President Obama Calls Group Intervention To Stem Vladimir Putin's Crimea Addiction

WASHINGTON — As Russian President Vladamir Putin sends troops to seize military bases and civil institutions in the Crimea area of Ukraine, U.S. President Barack Obama announced what the administration calls a "creative strategy" to ease tensions in the region.

Obama, speaking from the White House briefing room, said intervention was the key. "I'm not talking about military intervention," he said. "No, I'm talking about getting all of Putin's friends together in a room with an intervention specialist and telling him the truth about how his actions affect others."

The president added that he had spoken to other world leaders and made it clear that it required "everyone to make a serious effort to be there and show their support. This won't be easy, but together I think we can turn the situation around completely."

The Defense Department began to draw up plans early this weekend, which sources involved in the process say include President Obama, Syrian President Bashar al-Assad, North Korean Supreme Leader Kim Jung-un, Venezuelan President Nicolás Maduro, and Intervention Specialist Natasha Cartwright from the Detroit Center for Violent Addition.

"An intervention is a very emotional and potentially volatile situation," said Cartwright during an interview Sunday morning on NBC's "Meet the Press." "It has the potential to cause anger, resentment or a sense of betrayal."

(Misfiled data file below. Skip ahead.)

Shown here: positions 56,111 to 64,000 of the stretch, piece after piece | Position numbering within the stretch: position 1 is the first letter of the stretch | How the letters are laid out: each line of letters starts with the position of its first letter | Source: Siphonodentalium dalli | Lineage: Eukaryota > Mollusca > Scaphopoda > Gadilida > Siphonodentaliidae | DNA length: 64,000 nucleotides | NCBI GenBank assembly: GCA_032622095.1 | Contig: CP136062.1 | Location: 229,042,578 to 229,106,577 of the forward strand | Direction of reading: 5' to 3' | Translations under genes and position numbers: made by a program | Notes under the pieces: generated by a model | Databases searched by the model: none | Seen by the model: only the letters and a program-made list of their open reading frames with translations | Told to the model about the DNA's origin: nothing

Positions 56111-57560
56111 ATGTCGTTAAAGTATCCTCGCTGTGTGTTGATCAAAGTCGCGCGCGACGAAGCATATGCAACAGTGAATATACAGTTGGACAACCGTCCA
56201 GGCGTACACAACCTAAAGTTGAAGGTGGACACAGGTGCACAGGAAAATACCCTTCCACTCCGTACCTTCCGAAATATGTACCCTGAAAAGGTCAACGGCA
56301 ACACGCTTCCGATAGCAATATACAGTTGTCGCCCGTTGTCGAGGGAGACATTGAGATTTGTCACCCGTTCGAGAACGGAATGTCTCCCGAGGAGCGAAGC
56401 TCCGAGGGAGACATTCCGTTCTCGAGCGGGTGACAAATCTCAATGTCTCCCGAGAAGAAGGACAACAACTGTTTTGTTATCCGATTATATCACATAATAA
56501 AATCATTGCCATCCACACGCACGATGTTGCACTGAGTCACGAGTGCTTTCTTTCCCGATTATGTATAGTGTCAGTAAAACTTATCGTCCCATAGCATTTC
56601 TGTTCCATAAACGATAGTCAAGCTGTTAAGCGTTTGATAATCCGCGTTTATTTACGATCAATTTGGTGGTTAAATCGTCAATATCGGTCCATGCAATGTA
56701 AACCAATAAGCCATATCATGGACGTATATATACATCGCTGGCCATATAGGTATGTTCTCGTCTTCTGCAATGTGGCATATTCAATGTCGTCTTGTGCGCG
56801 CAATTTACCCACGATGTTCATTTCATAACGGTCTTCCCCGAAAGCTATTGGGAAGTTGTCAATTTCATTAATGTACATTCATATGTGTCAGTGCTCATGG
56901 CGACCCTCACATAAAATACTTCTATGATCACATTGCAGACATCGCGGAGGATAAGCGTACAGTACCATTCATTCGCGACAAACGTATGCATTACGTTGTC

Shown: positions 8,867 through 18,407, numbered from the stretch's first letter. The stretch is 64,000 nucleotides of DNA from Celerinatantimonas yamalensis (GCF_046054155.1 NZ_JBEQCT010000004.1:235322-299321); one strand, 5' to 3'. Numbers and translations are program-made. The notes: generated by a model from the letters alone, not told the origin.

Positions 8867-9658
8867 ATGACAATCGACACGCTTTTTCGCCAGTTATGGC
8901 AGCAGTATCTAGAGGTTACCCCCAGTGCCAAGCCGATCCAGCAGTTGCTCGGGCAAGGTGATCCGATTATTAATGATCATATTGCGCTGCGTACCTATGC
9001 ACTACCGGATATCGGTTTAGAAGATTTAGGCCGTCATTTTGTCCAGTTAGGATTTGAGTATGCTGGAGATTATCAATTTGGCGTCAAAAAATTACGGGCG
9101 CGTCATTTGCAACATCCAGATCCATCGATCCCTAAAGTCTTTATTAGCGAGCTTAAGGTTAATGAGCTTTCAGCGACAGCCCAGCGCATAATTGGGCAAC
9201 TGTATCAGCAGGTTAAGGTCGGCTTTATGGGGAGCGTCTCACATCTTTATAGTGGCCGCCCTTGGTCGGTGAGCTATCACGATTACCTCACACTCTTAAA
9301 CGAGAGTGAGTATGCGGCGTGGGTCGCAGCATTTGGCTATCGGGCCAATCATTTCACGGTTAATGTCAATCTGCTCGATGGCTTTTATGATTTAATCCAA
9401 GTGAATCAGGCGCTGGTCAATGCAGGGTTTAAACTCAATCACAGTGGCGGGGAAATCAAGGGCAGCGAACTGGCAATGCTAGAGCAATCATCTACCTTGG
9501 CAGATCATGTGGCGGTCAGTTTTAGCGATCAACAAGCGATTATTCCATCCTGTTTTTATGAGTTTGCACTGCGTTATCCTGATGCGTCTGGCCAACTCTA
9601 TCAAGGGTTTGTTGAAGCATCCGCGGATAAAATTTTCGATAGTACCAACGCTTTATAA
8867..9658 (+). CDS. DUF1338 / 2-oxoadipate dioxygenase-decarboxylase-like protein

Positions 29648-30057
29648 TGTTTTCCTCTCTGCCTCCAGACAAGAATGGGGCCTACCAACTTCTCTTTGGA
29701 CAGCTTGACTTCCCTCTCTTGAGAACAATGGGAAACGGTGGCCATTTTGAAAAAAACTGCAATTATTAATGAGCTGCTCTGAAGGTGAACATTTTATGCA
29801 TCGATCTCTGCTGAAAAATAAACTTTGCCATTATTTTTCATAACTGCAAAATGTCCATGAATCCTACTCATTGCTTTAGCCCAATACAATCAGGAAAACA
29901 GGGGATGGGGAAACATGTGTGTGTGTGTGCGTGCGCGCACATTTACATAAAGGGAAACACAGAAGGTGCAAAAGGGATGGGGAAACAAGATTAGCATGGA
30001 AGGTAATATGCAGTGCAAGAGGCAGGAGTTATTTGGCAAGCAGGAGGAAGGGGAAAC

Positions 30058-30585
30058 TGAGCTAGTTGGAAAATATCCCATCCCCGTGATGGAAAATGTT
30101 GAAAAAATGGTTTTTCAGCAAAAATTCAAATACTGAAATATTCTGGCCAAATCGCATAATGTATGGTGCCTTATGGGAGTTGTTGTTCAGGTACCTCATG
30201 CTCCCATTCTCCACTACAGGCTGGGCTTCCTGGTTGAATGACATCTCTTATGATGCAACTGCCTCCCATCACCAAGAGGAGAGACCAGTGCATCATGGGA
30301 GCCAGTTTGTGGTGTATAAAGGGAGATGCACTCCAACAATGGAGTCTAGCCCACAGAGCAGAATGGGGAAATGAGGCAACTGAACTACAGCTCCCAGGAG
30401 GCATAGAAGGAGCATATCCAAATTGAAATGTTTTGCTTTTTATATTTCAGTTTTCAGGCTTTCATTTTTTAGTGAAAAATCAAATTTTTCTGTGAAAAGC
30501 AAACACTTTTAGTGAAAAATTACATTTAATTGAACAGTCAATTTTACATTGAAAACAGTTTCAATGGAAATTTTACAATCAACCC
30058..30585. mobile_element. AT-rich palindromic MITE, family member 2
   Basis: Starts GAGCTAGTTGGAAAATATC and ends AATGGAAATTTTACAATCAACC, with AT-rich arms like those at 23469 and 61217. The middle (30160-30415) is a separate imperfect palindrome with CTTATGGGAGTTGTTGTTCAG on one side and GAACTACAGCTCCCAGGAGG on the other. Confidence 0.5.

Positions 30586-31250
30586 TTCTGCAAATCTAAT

U.S. officials say that is precisely what they plan to avoid.

World leaders will first decide what each of their actions will be if Putin refuses to accept treatment. Then each world leader will write down exactly what he wants to say to Putin.

"I'll be honest," Obama said. "I'm gonna tell Putin how much it hurt me what he did in Syria, and he's gonna have to listen to me this time."

Neil Horton, a political analyst with Rand Corporation, says President Obama's effort likely won't be enough. "Other world leaders will need to step up and really demonstrate resolve in sharing their feelings," he said. That will include Maduro opening up about Putin not attending former President Hugo Chavez's funeral, Kim Jung-un talking about his separation anxiety, and al-Assad communicating his anger over not being invited to the 2014 Winter Olympics in Sochi."

"They have to show Putin how much he hurts others, but also be careful not to alienate him," he added.

"Right now the situation is very fluid," Obama said. "We will continue to communicate with the Russian government and keep this meeting on the down low for now, and when the time is right we will come together and bring an end to this self-destructive lifestyle Putin's been living."